Without a secondary market like compost or fertilizer, Casella must find space for an increasing amount of sludge at the same time Maine is cracking down on how landfills must handle materials that may contain PFAS to avoid leaching into the system. ‘water.

Another law passed this year that prohibits landfills from accepting bulky waste from out of state is also contributing to the rising costs of landfilling sludge, Hughes said. Wetter wastes such as sludge should be “fluffed up” or mixed with other materials so they don’t clump together and undermine the structural integrity of the landfill. Juniper Ridge must now purchase bulky waste it was once paid to landfill in order to have a filler and safely accept municipal sludge, Hughes said.

Portland Water District’s sludge management costs have increased 37%, or $700,000, since 2020, according to Scott Firmin, director of sanitation services for the district. He expects another $300,000 increase in August and a similar cost hike in 2023.

The Portland Water District does not charge consumers directly for sewer use, but the higher sludge disposal costs will show up in what it charges to the six communities from which it accepts waste – Cape Elizabeth, Cumberland, Gorham, Portland, Westbrook and Windham.

These communities will have no choice but to raise user fees to cover the higher costs, Firmin said.

These are just a few of the operators impacted by rising sludge treatment and disposal costs.

According to Emily Prescott, co-chair of the group’s government affairs committee, the Maine Water Environment Association reports that operators in Maine are experiencing significant cost increases and operational challenges related to sludge management.

Operators like Firmin note that the PFAS problem will only get worse, and therefore more expensive to solve, as long as manufacturers continue to make new products containing these harmful chemicals and consumers continue to buy and use them. .

Maine is heading towards prohibition. Next year, U.S. manufacturers will have to identify all PFAS added to products, though it’s unclear whether this will prevent them from using imported components not subject to the same ban. By 2030, manufacturers must completely eliminate the use of PFAS.

Until then, however, new sources of PFAS will enter Maine and the Mainers every day.

“If you want treatment plants to solve this problem, it’s going to be expensive, it’s going to take time, and it’s going to require new technology,” Firmin said. “The smartest and cheapest solution is to eliminate the source, because if it’s not in a product, it won’t get into you, and if it’s not in you, it won’t end up not here.”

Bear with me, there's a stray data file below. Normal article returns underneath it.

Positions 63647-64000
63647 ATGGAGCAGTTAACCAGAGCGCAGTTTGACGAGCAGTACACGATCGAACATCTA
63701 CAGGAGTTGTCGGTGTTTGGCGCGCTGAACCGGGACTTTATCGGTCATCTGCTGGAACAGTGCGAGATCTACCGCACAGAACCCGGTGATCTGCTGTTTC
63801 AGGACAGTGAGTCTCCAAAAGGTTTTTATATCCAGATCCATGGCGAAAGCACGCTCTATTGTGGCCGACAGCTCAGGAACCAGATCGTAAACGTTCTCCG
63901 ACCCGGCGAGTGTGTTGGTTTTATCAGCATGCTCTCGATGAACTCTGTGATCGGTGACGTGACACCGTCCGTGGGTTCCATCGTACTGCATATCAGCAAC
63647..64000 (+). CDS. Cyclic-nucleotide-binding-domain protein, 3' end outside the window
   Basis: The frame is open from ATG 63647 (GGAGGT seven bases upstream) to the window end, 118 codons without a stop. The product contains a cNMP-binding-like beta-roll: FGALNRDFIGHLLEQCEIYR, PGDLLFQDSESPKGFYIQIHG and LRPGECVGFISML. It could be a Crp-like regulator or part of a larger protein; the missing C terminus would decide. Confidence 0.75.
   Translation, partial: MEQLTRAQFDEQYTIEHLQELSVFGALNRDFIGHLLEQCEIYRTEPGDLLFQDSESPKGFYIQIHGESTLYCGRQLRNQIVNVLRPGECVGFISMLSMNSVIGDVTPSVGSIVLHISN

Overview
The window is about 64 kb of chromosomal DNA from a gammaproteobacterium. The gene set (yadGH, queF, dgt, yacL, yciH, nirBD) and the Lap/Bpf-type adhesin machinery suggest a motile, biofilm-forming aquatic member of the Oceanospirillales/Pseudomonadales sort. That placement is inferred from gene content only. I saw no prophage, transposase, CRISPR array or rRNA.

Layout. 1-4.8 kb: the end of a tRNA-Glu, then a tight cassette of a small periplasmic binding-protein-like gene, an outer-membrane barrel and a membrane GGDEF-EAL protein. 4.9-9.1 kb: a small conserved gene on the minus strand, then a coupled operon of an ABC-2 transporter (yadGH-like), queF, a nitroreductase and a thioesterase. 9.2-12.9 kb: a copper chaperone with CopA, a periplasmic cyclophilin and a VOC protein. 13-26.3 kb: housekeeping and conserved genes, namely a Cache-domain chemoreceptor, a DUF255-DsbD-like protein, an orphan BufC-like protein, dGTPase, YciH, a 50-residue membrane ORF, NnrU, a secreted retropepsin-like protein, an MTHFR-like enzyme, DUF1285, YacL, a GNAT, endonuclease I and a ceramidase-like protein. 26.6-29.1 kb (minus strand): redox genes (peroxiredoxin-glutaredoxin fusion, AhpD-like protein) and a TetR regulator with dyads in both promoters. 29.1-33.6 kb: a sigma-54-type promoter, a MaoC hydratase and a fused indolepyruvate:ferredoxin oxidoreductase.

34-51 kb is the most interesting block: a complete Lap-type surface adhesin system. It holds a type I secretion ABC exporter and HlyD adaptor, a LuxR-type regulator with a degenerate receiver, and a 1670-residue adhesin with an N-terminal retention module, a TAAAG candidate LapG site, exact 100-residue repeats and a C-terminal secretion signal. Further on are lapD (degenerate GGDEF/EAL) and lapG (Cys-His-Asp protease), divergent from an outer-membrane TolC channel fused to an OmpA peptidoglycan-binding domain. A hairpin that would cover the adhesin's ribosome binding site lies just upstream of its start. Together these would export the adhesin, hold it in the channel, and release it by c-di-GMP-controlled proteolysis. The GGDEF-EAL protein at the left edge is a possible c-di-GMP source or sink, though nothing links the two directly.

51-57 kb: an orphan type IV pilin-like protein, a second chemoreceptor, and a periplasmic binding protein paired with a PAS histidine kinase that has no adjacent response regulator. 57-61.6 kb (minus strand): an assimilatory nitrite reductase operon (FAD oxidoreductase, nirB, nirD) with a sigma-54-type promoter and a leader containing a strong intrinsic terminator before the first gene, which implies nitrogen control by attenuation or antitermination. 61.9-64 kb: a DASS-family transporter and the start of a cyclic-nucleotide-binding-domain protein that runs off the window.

Maine has dedicated and offered over $100 million over the past two years to combat PFAS.

Maine is believed to be the first state to ban sludge spreading, which remains a common agricultural practice in the United States, and was one of the only states at the time to adopt stricter consumption standards than those recommended by the US EPA.

It also created a $60 million relief fund for farmers affected by PFAS contamination to cover income losses due to the inability to sell contaminated milk, livestock and crops, soil and water, water filtration systems and even land buyouts and farm relocations.

Maine’s Department of Environmental Protection has begun searching for forever chemicals at hundreds of approved sludge disposal sites across the state, but it will take years to sift through the ever-growing list of more. of 700 properties.

Sewage operators like Hughes – who thinks sludge that has been tested clean for PFAS should still be allowed to be used as fertilizer – say most of the contamination identified so far can be attributed to the spreading of industrial sludge, not municipal, but this has not yet been done. be confirmed.

The DEP prioritized the list of 700 test sites based on the type and amount of sludge spread on the site and its proximity to homes. About 50 sites in 34 cities fall into its highest risk category. To date, DEP has begun investigating about half of these high-risk cases.

Some Maine farmers have asked the state to ban sludge spreading and help clean up contamination left behind from past use. But others opposed the ban, calling it a knee-jerk reaction that will bankrupt them as fertilizer prices soar and drive up food prices in Maine.